Reducing commitments intended to give diplomacy a chance, Iranian nuclear spokesman says

July 15, 2019 - 20:0

TEHRAN – Behrooz Kamalvandi, spokesman for the Atomic Energy Organization of Iran (AEOI), said on Monday that Tehran’s decision to reduce its commitments to the 2015 nuclear pact was not made out of stubbornness, rather it aims to give a chance to diplomacy.

Kamalvandi said the move was aimed to awaken the other parties to the Joint Comprehensive Plan of Action (JCPOA) to honor their obligations, IRNA reported.

Under the nuclear accord, Iran was tasked to put limits on its nuclear activities in exchange for termination of economic and financial sanctions. 

“What Iran gave up was much more than what it received, because the other side, particularly after the U.S. exit from the deal, forgot their obligations,” he lamented.

The remaining members of the 2015 agreement are E3 – Britain, Germany, France – the European Union, China and Russia. 

“What Iran is doing in terms of nuclear measures is aimed at reminding the signatories of their obligations,” Kamalvandi reiterated.

As a retaliation against the U.S. withdrawal from the JCPOA and reimposition of sanctions on Iran coupled with a failure by the European Union to compensate for the U.S. exit, Iran officially announced that it would stop selling stockpiles of enriched uranium and heavy water for 60 days from May 8.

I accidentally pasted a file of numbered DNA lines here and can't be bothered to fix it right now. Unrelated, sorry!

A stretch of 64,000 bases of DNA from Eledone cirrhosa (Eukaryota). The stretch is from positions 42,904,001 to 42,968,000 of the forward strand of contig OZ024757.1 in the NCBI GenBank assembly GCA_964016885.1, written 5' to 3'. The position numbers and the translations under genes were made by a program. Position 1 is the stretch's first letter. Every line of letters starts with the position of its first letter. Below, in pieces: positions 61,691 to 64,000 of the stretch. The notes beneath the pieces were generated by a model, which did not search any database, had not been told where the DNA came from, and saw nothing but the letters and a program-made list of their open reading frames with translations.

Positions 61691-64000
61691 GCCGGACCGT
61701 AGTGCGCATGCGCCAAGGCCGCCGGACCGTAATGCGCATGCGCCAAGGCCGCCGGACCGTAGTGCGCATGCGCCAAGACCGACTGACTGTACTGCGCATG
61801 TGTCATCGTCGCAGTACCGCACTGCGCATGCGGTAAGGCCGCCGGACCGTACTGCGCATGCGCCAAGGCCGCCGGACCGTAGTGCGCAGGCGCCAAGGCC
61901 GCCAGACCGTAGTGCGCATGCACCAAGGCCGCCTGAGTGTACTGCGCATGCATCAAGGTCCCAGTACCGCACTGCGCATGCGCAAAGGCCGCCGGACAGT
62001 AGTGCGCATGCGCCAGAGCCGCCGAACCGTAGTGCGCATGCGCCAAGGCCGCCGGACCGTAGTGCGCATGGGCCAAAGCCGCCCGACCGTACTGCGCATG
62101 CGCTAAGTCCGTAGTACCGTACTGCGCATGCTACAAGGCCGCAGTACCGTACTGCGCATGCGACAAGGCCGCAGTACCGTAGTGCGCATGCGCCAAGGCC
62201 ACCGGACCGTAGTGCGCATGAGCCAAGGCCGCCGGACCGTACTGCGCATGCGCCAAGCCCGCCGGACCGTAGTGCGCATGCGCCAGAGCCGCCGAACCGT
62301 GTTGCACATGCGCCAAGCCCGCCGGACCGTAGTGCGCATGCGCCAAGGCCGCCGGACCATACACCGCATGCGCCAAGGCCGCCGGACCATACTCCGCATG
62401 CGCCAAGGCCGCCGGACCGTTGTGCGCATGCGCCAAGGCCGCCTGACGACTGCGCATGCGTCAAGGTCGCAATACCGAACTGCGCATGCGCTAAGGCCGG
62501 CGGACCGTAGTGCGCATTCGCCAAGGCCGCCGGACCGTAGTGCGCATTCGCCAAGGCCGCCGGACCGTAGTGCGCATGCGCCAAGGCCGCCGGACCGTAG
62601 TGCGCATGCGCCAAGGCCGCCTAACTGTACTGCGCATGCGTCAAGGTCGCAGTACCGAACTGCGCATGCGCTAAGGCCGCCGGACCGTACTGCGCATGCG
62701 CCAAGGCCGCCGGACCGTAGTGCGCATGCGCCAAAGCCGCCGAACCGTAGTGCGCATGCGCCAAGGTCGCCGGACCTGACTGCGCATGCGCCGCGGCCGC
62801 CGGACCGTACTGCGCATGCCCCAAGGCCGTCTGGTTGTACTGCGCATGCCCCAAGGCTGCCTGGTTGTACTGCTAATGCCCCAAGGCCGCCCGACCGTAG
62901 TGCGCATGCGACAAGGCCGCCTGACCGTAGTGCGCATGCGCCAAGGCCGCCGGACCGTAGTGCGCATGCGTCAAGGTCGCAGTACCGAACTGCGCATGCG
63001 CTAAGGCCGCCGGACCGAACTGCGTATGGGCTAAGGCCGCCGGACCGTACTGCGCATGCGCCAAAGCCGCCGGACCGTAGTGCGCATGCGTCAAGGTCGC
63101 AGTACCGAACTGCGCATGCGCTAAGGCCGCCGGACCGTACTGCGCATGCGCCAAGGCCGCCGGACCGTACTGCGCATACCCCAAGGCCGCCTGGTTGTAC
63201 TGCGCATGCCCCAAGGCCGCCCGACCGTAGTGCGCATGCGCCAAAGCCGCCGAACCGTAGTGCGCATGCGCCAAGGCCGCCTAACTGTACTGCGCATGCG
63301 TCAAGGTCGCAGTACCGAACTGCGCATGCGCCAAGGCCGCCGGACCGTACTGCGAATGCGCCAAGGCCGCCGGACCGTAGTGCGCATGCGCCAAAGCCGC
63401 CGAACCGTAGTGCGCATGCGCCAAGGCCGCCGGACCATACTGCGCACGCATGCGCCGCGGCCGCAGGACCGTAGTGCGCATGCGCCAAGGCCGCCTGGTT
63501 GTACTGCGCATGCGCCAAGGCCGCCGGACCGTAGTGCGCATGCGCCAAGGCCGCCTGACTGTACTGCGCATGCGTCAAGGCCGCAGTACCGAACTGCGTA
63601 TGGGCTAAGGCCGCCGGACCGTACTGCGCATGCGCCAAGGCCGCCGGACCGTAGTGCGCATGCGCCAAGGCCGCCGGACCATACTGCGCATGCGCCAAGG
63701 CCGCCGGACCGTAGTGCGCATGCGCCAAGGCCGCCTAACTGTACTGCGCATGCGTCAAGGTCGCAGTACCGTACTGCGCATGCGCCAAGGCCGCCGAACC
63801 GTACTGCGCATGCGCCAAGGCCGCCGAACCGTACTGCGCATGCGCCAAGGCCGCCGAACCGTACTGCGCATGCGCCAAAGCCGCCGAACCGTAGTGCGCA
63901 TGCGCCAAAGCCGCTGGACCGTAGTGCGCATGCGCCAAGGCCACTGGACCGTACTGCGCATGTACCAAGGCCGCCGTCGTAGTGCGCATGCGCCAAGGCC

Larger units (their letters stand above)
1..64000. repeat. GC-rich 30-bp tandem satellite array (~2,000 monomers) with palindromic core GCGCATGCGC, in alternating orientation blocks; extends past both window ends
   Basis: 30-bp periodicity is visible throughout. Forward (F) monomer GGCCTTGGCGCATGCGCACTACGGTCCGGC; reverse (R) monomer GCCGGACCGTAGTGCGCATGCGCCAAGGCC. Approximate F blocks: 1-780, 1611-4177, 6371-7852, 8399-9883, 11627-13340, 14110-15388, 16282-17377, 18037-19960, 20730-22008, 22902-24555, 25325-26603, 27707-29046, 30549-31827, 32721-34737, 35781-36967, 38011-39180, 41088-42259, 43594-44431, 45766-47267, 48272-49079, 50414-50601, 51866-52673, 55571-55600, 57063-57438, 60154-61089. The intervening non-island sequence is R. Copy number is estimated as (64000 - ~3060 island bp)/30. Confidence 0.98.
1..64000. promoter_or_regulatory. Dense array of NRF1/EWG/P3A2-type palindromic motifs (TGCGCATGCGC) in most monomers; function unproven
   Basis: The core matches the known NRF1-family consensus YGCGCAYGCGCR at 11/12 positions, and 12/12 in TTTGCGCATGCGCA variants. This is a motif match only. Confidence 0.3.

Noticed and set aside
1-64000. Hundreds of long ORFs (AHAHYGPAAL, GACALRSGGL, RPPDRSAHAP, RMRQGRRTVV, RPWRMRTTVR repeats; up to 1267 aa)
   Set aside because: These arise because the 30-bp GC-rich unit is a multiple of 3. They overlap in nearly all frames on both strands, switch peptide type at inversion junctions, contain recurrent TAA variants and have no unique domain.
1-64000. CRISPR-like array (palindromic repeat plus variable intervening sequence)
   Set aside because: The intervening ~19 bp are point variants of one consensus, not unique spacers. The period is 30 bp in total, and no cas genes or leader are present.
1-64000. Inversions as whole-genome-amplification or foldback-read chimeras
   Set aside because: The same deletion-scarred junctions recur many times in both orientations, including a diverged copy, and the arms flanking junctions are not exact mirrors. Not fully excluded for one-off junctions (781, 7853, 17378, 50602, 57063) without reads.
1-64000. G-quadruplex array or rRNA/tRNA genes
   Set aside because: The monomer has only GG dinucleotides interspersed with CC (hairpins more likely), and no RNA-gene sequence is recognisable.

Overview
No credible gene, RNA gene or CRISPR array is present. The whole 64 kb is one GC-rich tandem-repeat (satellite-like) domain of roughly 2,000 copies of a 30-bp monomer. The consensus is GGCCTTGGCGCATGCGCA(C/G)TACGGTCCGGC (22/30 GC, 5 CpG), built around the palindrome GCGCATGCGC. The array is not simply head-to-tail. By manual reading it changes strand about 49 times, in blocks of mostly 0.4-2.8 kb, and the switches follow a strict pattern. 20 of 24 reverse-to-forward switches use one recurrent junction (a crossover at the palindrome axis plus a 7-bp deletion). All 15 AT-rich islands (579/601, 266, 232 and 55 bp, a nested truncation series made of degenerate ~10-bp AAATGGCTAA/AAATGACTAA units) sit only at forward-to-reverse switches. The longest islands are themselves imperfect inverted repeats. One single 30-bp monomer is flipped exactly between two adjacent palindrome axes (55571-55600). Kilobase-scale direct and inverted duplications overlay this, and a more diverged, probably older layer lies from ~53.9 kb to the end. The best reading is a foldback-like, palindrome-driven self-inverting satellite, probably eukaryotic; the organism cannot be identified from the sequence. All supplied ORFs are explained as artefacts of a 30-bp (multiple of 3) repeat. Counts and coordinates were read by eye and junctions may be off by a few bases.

Kamalvandi said Iran’s stockpile of enriched uranium has exceeded the 300 kg limit, and that Iran has exceeded the limit of 3.67 percent in uranium enrichment.

Iranian has repeatedly said if Tehran’ rights are guaranteed under the agreement it is ready to reverse its decisions.

After quitting the nuclear agreement, the Trump administration has not only returned the previous sanctions that had been lifted under the JCPOA, it has added new ones.

It has even ordered a total ban on Iran’s oil export, a move which has been called a declaration of economic war against the Iranian people.

The Trump administration has taken all these steps despite the fact that the International Atomic Energy Agency has said Iran’s nuclear activities are subject to the most intrusive inspections in history.


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